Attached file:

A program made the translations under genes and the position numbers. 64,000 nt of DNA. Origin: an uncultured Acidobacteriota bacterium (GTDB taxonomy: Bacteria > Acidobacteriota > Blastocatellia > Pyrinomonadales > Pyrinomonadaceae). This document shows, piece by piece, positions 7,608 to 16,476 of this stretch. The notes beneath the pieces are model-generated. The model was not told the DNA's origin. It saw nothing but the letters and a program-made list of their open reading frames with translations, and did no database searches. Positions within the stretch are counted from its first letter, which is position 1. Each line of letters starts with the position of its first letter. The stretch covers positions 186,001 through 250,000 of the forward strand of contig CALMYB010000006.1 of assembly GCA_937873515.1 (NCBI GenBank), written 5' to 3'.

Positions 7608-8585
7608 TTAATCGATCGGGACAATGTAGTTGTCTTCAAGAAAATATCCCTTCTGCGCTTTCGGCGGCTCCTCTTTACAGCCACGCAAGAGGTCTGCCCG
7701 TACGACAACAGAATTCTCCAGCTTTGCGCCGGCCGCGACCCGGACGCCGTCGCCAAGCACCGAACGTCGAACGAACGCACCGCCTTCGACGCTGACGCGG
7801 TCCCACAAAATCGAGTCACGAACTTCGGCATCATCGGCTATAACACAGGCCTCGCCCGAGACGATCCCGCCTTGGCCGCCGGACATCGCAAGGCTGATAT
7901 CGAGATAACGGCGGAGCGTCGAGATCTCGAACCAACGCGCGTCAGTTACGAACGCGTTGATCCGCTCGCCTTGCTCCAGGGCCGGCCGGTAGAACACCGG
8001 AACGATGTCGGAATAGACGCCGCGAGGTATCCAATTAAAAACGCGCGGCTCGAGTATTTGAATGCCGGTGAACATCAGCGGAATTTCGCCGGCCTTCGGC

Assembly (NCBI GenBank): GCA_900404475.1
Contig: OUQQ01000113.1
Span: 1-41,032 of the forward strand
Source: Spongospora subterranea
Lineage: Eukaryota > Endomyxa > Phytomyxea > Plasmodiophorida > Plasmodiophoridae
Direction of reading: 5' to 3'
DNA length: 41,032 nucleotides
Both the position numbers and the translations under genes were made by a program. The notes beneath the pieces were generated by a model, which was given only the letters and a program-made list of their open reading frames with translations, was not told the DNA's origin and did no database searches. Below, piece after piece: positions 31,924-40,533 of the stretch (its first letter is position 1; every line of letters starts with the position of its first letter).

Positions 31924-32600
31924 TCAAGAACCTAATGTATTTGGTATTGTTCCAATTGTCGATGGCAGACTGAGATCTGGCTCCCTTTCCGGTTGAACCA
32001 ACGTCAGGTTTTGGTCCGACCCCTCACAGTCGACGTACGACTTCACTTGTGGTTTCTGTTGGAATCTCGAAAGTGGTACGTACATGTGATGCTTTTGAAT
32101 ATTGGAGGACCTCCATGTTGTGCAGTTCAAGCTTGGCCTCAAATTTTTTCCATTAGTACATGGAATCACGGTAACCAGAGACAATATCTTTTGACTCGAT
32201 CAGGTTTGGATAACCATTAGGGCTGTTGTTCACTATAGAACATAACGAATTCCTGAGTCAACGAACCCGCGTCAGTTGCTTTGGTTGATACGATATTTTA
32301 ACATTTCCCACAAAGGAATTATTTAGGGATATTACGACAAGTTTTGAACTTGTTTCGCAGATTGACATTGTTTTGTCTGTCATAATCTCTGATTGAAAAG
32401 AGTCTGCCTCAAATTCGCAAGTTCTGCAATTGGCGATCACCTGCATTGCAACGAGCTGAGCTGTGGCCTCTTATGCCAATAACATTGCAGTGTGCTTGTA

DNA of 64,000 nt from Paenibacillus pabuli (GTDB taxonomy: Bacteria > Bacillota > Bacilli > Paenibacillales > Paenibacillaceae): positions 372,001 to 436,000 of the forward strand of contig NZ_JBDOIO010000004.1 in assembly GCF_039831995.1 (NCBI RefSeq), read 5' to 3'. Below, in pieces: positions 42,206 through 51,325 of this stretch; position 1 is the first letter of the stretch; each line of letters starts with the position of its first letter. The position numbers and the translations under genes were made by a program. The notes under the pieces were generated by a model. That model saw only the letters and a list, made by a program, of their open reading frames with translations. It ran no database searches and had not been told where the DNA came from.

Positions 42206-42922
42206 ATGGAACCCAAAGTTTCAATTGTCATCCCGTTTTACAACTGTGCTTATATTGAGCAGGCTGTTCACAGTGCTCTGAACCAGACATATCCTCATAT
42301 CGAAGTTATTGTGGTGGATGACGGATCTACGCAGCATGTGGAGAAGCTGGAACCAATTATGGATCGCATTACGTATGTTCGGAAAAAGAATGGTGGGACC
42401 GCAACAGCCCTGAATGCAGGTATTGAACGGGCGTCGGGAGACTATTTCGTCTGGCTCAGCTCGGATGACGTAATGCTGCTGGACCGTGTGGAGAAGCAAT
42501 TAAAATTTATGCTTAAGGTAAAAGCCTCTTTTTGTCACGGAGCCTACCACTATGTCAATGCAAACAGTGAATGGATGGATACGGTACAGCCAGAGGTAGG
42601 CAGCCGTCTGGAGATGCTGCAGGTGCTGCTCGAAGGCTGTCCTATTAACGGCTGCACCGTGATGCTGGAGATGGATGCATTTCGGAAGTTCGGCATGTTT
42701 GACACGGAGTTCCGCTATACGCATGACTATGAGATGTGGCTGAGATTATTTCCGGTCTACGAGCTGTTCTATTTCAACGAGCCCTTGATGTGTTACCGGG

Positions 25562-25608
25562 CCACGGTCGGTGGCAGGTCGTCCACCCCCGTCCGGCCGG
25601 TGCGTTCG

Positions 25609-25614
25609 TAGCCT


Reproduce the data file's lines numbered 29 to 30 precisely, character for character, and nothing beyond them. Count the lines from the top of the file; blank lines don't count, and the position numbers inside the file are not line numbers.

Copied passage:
42601 CAGCCGTCTGGAGATGCTGCAGGTGCTGCTCGAAGGCTGTCCTATTAACGGCTGCACCGTGATGCTGGAGATGGATGCATTTCGGAAGTTCGGCATGTTT
42701 GACACGGAGTTCCGCTATACGCATGACTATGAGATGTGGCTGAGATTATTTCCGGTCTACGAGCTGTTCTATTTCAACGAGCCCTTGATGTGTTACCGGG